George and I ran around a bit more, then he grazed. After he was back, I took Bridget out and worked on asking her to move and stop. She is electric and is apt to react quite strongly to signals. I'm experimenting. She's very stolid about being climbed on and pushed and bumped, but if you come at her with a sharp intention, she responds sharply.

I'm thinking I really want to get riding.

Tuesday, September 13, 2011

Replace Your Divots

Today the horses went totally bonkers and galloped around the house about five times and around each of the fields at least once.

I don't know what spooked them, but the condition in which they left the lawn makes me fear that certain other family members are going to demand that their yard privileges be revoked.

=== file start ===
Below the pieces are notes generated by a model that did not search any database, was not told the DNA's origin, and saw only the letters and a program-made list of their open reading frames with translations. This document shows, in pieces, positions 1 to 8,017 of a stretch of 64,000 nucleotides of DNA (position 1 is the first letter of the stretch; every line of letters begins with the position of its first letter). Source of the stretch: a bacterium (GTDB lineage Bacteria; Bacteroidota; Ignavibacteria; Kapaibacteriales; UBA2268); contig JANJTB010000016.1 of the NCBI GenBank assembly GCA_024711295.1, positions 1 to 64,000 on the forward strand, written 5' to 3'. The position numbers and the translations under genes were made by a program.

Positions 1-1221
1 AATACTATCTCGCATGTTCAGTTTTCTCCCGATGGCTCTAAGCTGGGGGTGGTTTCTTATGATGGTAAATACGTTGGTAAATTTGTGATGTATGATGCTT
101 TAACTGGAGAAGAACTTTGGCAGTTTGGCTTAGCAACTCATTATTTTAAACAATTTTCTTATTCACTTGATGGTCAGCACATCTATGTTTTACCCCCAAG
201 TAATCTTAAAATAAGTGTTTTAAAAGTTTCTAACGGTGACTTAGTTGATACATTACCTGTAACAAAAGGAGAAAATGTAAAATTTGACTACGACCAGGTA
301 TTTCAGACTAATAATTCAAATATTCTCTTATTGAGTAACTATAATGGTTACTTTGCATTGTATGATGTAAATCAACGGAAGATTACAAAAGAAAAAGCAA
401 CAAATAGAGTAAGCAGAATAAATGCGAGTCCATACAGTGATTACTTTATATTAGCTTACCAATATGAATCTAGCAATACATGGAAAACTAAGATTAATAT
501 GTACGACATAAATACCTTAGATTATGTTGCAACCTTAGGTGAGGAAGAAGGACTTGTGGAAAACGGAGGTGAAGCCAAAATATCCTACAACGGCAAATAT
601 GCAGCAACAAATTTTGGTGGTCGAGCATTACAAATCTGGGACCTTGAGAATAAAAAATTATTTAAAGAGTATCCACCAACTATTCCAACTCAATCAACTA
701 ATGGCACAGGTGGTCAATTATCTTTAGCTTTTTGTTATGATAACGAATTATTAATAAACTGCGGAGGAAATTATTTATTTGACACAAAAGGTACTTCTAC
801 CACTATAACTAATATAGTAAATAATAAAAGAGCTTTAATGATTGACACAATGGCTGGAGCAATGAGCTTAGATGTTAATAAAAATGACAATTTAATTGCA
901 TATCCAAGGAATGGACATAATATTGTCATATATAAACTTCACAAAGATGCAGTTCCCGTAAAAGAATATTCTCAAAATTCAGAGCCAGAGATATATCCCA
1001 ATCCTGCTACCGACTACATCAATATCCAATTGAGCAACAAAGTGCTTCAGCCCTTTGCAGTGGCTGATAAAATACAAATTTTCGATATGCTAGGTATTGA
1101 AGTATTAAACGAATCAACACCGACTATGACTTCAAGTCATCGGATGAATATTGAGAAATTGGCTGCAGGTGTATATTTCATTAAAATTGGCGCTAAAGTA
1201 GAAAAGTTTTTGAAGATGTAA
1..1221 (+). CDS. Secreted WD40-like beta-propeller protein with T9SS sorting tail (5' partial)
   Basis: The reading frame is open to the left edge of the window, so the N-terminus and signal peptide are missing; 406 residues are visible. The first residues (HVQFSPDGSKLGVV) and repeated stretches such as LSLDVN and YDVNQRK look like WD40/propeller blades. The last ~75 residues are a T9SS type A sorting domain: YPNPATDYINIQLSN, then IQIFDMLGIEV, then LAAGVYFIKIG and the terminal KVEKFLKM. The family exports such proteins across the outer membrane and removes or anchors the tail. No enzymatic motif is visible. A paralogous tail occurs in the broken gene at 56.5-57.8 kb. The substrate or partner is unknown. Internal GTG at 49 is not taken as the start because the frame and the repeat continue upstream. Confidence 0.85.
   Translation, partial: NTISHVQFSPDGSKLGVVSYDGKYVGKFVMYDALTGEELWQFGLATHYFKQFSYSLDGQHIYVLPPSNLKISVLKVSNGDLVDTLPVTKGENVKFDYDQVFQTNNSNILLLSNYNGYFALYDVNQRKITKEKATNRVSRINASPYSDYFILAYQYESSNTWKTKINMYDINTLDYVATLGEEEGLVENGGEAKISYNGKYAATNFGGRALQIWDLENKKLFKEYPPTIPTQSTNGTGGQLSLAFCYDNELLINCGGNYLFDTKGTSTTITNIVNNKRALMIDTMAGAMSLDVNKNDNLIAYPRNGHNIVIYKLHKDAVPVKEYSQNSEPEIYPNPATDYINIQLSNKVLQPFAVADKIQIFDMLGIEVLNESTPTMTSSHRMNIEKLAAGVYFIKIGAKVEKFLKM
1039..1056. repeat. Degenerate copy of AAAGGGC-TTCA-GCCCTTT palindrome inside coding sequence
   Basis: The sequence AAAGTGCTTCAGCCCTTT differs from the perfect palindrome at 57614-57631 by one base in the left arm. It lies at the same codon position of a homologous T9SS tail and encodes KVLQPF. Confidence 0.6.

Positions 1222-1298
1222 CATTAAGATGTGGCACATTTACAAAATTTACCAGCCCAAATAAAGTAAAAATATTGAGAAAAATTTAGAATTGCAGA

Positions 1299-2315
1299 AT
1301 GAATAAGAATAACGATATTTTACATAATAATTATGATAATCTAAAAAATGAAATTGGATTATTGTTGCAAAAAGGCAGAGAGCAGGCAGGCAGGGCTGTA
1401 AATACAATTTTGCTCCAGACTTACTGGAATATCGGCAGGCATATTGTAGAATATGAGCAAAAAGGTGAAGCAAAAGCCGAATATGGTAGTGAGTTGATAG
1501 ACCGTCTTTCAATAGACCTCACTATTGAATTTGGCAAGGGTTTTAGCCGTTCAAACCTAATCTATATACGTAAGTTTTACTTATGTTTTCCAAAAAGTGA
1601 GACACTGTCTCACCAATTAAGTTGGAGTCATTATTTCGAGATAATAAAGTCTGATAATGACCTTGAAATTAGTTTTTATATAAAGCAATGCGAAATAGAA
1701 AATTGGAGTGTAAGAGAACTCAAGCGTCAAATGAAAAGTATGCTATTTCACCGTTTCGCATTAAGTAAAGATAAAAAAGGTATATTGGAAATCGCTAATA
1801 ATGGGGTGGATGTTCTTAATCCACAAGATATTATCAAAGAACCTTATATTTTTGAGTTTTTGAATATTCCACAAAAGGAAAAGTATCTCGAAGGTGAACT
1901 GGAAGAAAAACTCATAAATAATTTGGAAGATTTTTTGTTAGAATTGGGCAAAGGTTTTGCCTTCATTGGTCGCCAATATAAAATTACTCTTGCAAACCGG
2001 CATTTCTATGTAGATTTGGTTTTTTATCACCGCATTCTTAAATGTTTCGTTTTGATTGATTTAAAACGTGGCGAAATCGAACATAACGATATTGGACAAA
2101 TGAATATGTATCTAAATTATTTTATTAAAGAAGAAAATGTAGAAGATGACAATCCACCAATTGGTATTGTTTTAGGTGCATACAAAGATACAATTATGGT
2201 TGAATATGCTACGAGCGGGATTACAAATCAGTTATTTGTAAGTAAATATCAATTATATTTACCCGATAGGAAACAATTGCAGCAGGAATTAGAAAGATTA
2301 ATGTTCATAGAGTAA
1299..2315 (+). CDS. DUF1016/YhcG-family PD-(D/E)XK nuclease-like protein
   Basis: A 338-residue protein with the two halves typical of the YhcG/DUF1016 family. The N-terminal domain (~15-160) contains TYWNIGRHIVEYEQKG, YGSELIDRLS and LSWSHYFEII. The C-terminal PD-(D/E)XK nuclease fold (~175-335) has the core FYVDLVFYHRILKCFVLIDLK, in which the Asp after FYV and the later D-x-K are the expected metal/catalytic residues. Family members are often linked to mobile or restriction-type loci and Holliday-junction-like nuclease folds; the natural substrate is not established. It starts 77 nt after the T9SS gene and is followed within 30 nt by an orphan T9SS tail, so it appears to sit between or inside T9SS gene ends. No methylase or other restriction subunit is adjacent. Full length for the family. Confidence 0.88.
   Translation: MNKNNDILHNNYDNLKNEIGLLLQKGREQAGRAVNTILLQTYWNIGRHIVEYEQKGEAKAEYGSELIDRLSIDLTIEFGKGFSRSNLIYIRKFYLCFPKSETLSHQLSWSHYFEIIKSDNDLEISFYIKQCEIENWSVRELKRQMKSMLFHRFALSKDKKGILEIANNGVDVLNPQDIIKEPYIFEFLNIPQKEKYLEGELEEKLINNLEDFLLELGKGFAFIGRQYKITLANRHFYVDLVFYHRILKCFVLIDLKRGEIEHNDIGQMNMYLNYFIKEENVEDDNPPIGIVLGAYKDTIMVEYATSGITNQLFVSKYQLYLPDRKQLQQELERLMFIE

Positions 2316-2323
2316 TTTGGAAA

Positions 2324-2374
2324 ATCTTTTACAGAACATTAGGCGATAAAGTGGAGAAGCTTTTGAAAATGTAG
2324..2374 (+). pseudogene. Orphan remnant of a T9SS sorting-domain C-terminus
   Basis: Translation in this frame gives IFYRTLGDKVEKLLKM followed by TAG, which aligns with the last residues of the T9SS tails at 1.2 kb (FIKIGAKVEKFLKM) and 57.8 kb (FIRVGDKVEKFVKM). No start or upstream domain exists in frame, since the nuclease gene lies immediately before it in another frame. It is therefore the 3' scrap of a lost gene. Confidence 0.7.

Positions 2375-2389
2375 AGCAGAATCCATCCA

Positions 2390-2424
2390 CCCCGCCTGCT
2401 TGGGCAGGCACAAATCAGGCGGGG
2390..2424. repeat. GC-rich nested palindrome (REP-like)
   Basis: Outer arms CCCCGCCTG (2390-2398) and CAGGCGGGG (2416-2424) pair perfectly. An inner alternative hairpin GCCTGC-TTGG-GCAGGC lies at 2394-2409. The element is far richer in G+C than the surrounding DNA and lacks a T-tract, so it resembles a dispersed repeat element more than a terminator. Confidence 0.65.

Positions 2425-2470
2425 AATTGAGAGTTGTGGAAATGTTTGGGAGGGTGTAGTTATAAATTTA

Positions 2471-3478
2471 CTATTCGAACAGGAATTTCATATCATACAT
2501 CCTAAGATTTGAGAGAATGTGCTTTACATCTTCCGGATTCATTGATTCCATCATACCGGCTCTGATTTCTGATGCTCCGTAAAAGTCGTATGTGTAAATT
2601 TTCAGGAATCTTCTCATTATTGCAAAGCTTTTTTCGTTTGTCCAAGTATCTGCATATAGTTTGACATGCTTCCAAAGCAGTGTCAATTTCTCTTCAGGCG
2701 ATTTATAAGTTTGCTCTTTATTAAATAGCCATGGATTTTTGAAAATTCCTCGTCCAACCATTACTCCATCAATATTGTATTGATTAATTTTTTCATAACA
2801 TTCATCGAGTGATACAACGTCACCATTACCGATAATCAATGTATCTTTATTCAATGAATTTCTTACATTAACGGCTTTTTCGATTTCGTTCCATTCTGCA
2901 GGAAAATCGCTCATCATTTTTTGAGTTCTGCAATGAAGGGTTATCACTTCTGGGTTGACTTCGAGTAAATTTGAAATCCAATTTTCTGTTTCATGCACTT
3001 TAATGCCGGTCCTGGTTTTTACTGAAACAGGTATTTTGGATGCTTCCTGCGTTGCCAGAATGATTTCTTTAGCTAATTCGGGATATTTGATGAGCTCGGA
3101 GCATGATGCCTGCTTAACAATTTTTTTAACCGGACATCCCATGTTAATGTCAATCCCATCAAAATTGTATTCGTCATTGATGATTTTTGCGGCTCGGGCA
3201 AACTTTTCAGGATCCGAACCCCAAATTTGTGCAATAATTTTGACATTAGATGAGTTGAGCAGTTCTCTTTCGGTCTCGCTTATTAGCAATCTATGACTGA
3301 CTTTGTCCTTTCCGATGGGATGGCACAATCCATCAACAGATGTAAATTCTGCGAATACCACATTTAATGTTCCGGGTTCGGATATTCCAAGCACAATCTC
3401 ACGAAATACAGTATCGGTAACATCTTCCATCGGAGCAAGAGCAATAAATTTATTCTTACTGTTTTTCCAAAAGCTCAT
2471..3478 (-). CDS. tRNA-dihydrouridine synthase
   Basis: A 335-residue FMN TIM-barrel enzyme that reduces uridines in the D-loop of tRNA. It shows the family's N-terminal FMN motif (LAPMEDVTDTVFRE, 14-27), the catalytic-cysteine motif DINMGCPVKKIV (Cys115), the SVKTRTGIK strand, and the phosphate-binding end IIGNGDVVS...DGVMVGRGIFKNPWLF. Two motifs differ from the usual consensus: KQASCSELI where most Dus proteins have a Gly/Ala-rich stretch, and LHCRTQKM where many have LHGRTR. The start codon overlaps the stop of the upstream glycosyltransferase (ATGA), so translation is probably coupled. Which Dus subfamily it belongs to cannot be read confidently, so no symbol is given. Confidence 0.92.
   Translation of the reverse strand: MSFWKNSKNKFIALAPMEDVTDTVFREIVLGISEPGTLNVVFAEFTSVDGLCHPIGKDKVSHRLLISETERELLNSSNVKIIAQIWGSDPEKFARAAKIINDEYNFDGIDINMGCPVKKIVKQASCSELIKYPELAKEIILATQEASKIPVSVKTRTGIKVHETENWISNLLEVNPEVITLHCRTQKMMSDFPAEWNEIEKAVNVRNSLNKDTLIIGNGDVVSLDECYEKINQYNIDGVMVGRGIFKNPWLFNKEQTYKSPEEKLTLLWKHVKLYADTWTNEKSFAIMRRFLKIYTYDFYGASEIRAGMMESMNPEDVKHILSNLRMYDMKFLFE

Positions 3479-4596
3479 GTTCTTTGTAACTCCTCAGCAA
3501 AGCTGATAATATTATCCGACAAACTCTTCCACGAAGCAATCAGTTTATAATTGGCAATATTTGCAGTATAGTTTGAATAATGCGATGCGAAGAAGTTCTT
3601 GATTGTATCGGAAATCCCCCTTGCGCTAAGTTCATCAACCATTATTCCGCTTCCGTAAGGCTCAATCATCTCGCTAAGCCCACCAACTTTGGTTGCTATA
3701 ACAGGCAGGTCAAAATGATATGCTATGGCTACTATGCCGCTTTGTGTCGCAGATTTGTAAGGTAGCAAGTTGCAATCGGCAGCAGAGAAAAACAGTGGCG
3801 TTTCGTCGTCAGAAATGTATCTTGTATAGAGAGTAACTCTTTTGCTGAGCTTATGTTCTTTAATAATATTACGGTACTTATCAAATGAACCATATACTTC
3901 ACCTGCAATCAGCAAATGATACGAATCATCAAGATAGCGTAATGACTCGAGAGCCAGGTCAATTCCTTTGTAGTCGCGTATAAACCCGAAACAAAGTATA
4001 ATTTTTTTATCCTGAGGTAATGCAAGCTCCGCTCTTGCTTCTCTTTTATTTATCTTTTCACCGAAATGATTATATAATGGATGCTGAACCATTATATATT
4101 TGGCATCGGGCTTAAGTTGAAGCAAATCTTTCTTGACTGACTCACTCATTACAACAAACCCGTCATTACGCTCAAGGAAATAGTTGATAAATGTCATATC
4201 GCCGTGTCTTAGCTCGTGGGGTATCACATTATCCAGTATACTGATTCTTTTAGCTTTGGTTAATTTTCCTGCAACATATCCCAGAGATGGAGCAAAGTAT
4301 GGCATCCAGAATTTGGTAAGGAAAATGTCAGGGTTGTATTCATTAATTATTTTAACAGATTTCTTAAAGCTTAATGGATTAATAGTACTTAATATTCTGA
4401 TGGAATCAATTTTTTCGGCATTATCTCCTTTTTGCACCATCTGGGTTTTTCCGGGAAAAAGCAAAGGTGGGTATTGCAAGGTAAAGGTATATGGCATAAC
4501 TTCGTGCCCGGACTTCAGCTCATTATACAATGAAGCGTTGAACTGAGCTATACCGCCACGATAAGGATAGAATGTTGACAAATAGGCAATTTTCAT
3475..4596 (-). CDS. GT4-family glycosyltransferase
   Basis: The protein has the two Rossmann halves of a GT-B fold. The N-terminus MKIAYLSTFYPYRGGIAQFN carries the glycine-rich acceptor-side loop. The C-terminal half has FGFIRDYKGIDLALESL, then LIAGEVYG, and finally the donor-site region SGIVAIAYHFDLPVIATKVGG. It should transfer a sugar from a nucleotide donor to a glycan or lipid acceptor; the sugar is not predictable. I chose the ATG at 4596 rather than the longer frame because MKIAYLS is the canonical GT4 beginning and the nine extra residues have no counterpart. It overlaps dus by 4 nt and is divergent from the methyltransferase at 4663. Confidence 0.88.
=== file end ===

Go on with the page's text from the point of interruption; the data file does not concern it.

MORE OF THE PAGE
One day, I might want to have a proper yard, and then what's to become of us?

Saturday, September 10, 2011

Bird Whispering

We returned late this evening from a long day in Washington, DC with my daughter, her friend, and the exchange student, to find the dogs in a high state of pent-up agitation from their lengthy confinement. There was blue ink on the paws and nose of one of them, traceable to a mangled pen and further ink stains on the carpet of the downstairs bedroom. I hope that stuff I saw at Home Depot the other day works.

There was also a bird in my daughter's bedroom. My daughter and her friend went up stairs, and immediately came screaming down again. My fears of Something Gross were allayed when the cause of her alarm was revealed. She doesn't like birds at all - hence the over-reaction.

The exchange student, who displays an admirable and gratifying animal-craziness (she even tried to pet the DC squirrels today) ran up into my daughter's room, and I heard her say, "Cool!"

I grabbed a towel, which usually works really well for subduing and removing panicky birds, and went in to the room to catch the bird, which turned out to be a starling. We don't know how they get in the house. But they do.